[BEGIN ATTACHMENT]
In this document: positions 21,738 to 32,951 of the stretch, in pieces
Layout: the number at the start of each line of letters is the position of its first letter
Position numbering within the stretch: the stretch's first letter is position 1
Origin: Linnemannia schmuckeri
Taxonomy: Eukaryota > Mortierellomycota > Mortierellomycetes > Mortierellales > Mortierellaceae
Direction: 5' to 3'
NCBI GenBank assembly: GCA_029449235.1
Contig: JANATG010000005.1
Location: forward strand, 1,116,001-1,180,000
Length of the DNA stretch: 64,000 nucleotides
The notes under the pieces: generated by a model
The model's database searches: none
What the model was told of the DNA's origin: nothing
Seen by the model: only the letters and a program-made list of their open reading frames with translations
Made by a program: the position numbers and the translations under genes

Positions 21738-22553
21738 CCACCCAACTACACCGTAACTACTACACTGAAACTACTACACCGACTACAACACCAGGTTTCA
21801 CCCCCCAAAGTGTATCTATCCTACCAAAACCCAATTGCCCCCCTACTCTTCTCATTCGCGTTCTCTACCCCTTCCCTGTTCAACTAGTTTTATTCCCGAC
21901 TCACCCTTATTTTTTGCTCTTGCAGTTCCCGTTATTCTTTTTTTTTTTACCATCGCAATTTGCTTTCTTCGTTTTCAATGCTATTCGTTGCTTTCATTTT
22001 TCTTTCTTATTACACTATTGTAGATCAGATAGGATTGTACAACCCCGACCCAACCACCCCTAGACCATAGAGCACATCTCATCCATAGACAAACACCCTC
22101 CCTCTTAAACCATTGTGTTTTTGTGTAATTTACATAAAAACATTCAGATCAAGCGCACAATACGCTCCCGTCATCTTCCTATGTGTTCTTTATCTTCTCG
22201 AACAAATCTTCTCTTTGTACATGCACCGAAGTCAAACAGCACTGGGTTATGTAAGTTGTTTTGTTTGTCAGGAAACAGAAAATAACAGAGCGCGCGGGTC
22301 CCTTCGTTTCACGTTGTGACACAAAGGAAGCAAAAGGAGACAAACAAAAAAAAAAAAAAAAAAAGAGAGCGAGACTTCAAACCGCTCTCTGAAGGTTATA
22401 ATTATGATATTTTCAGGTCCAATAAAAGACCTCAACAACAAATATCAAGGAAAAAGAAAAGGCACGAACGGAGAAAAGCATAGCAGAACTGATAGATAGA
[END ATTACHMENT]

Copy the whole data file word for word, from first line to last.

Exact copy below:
In this document: positions 21,738 to 32,951 of the stretch, in pieces
Layout: the number at the start of each line of letters is the position of its first letter
Position numbering within the stretch: the stretch's first letter is position 1
Origin: Linnemannia schmuckeri
Taxonomy: Eukaryota > Mortierellomycota > Mortierellomycetes > Mortierellales > Mortierellaceae
Direction: 5' to 3'
NCBI GenBank assembly: GCA_029449235.1
Contig: JANATG010000005.1
Location: forward strand, 1,116,001-1,180,000
Length of the DNA stretch: 64,000 nucleotides
The notes under the pieces: generated by a model
The model's database searches: none
What the model was told of the DNA's origin: nothing
Seen by the model: only the letters and a program-made list of their open reading frames with translations
Made by a program: the position numbers and the translations under genes

Positions 21738-22553
21738 CCACCCAACTACACCGTAACTACTACACTGAAACTACTACACCGACTACAACACCAGGTTTCA
21801 CCCCCCAAAGTGTATCTATCCTACCAAAACCCAATTGCCCCCCTACTCTTCTCATTCGCGTTCTCTACCCCTTCCCTGTTCAACTAGTTTTATTCCCGAC
21901 TCACCCTTATTTTTTGCTCTTGCAGTTCCCGTTATTCTTTTTTTTTTTACCATCGCAATTTGCTTTCTTCGTTTTCAATGCTATTCGTTGCTTTCATTTT
22001 TCTTTCTTATTACACTATTGTAGATCAGATAGGATTGTACAACCCCGACCCAACCACCCCTAGACCATAGAGCACATCTCATCCATAGACAAACACCCTC
22101 CCTCTTAAACCATTGTGTTTTTGTGTAATTTACATAAAAACATTCAGATCAAGCGCACAATACGCTCCCGTCATCTTCCTATGTGTTCTTTATCTTCTCG
22201 AACAAATCTTCTCTTTGTACATGCACCGAAGTCAAACAGCACTGGGTTATGTAAGTTGTTTTGTTTGTCAGGAAACAGAAAATAACAGAGCGCGCGGGTC
22301 CCTTCGTTTCACGTTGTGACACAAAGGAAGCAAAAGGAGACAAACAAAAAAAAAAAAAAAAAAAGAGAGCGAGACTTCAAACCGCTCTCTGAAGGTTATA
22401 ATTATGATATTTTCAGGTCCAATAAAAGACCTCAACAACAAATATCAAGGAAAAAGAAAAGGCACGAACGGAGAAAAGCATAGCAGAACTGATAGATAGA